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Two churches, pastor's house vandalized over Easter weekend

By: Stacie Snow

  |  Posted: Wednesday, Apr 11, 2012 05:43 pm

St. Paul's Catholic Church on Main Street was one of two religious buildings in Airdrie that was spray painted sometime between April 6 and 8. The RCMP is asking for the public's help to locate the youth responsible for the crime.
St. Paul's Catholic Church on Main Street was one of two religious buildings in Airdrie that was spray painted sometime between April 6 and 8. The RCMP is asking for the public's help to locate the youth responsible for the crime.
Covy Moore/Rocky View Publishing

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Vandals spray painted two Airdrie churches and a pastor’s home over the Easter weekend.

Sometime over the Easter holiday between April 6 and 8, Airdrie RCMP responded to four complaints of vandalism at Airdrie Alliance Church, St. Paul’s Catholic Church and the house of the pastor of Cornerstone Foursquare Church.

St. Paul’s Deacon Doug Lynch said he got a phone call from a parishioner at about noon on April 7.

“It is disturbing when these things happen,” he said.

“It wasn’t anything vulgar thank goodness. We feel sorry for the people who did it. Not too many parishioners noticed but the ones that did were disturbed and upset.

“As they say, ‘Hate the sin, love the sinner.’”

He said there were two doors and two walls that were spray painted with the words “Waste your life” and “Guilt fetish.” The images of a cross and a star with a circle around it were also spray painted on the building.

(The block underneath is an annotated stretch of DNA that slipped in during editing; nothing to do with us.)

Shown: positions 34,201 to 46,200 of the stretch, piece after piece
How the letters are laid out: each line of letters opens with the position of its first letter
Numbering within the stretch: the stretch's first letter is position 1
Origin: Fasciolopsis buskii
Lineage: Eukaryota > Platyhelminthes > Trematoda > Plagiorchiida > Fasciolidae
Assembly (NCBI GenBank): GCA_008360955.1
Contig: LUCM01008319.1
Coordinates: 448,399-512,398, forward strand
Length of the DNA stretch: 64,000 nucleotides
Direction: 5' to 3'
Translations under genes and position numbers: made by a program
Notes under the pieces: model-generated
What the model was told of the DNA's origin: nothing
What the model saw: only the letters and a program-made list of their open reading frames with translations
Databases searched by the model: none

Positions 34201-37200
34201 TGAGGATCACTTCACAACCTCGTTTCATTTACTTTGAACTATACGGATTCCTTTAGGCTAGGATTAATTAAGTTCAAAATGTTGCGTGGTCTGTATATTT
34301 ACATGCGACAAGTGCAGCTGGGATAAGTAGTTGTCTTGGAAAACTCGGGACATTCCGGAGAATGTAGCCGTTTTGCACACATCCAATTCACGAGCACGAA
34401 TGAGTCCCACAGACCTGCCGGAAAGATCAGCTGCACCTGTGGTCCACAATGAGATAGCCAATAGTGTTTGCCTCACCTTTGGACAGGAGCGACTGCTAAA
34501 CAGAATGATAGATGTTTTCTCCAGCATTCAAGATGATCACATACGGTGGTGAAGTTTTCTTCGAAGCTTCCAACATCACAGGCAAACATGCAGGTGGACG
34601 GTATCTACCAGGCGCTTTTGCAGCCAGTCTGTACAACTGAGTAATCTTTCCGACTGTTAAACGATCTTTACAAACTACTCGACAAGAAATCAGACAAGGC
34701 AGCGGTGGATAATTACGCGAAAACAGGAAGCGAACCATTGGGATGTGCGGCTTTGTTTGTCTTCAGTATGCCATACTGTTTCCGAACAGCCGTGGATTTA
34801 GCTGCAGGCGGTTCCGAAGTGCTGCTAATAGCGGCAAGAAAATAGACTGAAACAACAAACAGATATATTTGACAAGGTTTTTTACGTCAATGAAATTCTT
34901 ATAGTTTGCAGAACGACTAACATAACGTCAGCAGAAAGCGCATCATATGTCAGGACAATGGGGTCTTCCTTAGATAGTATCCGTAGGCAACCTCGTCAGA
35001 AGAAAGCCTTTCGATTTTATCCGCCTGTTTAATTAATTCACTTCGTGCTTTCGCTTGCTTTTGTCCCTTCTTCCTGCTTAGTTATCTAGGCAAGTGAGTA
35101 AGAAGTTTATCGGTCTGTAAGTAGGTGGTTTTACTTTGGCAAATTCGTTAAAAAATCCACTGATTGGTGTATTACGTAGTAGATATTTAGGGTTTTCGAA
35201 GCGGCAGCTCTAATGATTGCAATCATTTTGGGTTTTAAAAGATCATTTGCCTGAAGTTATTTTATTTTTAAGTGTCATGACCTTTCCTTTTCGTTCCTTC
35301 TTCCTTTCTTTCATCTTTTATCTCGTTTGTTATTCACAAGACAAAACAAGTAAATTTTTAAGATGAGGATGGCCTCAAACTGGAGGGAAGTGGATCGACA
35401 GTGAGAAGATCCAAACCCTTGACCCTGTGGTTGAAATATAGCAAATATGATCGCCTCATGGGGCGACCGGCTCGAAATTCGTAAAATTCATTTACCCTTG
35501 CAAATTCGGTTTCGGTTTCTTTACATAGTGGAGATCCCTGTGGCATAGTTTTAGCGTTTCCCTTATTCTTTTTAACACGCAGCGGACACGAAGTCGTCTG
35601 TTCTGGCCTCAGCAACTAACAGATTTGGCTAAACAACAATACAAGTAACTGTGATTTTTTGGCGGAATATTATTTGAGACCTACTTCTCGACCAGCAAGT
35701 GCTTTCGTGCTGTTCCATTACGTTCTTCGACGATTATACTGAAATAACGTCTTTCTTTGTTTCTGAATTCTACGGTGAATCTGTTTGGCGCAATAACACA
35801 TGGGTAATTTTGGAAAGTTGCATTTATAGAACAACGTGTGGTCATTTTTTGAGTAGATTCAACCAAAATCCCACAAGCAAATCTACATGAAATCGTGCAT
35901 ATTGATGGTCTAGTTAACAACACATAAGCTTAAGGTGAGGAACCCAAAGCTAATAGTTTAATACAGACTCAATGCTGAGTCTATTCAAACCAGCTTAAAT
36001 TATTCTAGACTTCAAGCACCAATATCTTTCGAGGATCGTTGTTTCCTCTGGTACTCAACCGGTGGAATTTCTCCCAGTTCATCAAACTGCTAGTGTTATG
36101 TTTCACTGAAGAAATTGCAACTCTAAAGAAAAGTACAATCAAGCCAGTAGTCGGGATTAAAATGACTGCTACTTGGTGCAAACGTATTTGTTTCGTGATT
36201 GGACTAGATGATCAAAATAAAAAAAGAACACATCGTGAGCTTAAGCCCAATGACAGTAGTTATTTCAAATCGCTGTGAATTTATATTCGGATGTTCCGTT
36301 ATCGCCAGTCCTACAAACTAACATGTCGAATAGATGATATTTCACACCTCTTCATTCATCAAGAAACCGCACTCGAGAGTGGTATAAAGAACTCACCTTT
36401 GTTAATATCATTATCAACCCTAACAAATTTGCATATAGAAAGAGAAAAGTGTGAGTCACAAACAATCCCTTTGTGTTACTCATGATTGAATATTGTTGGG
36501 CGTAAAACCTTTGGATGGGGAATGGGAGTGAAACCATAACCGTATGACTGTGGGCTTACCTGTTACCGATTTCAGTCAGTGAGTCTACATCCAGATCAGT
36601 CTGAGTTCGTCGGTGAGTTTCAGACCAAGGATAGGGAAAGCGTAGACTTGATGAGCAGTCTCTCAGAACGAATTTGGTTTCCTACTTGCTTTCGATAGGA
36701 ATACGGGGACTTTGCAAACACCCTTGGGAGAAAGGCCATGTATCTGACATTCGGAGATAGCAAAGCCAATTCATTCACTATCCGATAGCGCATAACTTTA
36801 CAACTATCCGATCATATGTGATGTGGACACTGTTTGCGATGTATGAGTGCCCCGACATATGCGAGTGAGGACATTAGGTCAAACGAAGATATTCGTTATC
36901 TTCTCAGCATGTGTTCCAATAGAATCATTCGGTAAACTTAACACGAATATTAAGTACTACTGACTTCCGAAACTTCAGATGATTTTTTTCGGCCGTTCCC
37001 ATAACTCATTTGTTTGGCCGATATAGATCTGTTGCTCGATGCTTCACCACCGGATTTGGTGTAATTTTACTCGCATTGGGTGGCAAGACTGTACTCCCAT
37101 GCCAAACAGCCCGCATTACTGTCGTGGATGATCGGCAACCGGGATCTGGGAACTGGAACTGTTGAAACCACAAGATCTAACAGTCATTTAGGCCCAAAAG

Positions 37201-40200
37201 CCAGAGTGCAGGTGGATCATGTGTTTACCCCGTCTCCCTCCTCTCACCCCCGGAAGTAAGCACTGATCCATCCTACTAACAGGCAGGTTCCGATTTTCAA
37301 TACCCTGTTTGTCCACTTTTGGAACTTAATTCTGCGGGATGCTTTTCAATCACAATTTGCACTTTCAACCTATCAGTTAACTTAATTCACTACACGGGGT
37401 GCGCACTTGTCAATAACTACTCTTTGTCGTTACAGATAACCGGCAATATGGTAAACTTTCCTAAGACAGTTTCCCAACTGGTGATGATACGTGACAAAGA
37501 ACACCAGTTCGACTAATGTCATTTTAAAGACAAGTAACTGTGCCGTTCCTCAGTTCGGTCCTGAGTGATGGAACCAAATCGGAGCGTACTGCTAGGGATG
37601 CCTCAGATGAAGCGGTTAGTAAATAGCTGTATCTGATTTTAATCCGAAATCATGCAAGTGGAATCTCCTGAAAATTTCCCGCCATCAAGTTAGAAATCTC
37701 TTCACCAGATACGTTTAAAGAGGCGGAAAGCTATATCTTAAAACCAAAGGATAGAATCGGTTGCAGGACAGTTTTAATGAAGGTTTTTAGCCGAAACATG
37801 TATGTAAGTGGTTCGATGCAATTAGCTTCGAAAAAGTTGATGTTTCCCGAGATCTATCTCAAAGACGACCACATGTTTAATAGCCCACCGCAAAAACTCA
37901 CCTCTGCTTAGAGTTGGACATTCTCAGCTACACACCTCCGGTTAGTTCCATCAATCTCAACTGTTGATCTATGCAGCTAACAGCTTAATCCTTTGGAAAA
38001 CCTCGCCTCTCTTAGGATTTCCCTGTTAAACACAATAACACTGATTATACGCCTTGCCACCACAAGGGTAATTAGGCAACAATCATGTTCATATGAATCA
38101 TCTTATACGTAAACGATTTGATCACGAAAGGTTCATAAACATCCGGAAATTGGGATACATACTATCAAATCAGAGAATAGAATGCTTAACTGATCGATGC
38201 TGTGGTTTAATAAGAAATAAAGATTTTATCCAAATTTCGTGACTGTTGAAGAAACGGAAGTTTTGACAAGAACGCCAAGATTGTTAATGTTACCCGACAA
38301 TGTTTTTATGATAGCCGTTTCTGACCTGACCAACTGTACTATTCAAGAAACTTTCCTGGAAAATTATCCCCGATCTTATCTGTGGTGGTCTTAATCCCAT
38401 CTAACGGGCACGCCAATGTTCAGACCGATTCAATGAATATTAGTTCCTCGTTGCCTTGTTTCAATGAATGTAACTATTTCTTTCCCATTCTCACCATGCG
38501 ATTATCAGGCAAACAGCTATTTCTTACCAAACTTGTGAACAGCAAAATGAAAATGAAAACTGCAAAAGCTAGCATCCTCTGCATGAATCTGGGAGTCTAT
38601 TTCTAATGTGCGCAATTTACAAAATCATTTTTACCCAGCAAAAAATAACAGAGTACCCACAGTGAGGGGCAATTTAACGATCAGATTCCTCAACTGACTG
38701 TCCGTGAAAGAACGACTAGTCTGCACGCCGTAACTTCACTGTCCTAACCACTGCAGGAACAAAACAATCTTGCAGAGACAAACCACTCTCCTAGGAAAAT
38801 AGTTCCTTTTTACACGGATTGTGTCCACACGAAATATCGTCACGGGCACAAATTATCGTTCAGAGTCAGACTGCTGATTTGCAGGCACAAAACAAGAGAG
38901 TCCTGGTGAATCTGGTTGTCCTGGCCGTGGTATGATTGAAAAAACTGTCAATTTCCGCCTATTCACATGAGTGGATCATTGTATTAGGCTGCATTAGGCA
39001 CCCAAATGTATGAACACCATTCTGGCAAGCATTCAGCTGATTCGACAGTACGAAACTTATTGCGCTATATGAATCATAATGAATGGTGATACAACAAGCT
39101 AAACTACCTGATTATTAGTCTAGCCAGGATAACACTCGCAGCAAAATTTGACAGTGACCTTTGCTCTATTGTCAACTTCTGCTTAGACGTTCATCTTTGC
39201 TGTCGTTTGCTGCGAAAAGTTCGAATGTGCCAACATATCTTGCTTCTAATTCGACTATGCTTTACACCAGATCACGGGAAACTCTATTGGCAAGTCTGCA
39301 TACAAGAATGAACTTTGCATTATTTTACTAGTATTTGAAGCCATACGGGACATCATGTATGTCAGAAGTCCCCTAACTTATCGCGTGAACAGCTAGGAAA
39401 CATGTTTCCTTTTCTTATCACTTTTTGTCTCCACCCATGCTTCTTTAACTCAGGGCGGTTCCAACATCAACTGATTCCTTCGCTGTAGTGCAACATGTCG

RCMP say all of the spray painting occurred sometime over the evening hours of Friday and Saturday with two churches being spray painted both nights.

“We are looking for the public’s help with anyone who saw something or knows who did this,” said Const. Meagan Fillion.

Police suspect the crimes are connected as the same slogans or slight variations of the same slogans were spray painted on each church.

Patrick Edwards-Jones of Eccelsiastical Insurance Company, the company that covers St. Paul’s Catholic Church, said he is concerned these vandalism incidents could turn into arson.

“When we see graffiti, there is a 70 per cent chance arson is the next step,” he said.

He suggests church members ensure the building has sufficient exterior and interior lighting, few trees and shrubs for people to hide in, alarm systems, no obstructions such as wood or ladders laying around that people could use to gain access into the building, no flammable materials around the building, ensure all buildings and windows are locked and talk to the congregation and neighbours to ask them to keep an eye on the building and report suspicious activity.

“We want to help prevent these incidents from going any further,” said Edwards-Jones.

Lynch said he hopes the people responsible for the crimes come clean.

“I would certainly ask them to come forward and own up to it,” he said.

“An apology would be in order. If they have any questions, we would be more than happy to discuss.”

He said parishioners have cleaned off most of the graffiti but residents should know this is happening in the community.

Fillion said, if caught, the suspects could be charged with multiple counts of mischief either under or over $5,000.

Due to the spelling, the writing style, and other factors, police believe the suspects responsible were attempting to cause damage but are not classifying the crime as a hate crime.

“It is believed that this was youth because of the spelling mistakes and the nature of the drawings,” said Fillion.

If you have any information about these incidents, call the Airdrie RCMP at 403-945-7200 or Crime Stoppers at 1-800-222-TIPS (8477).


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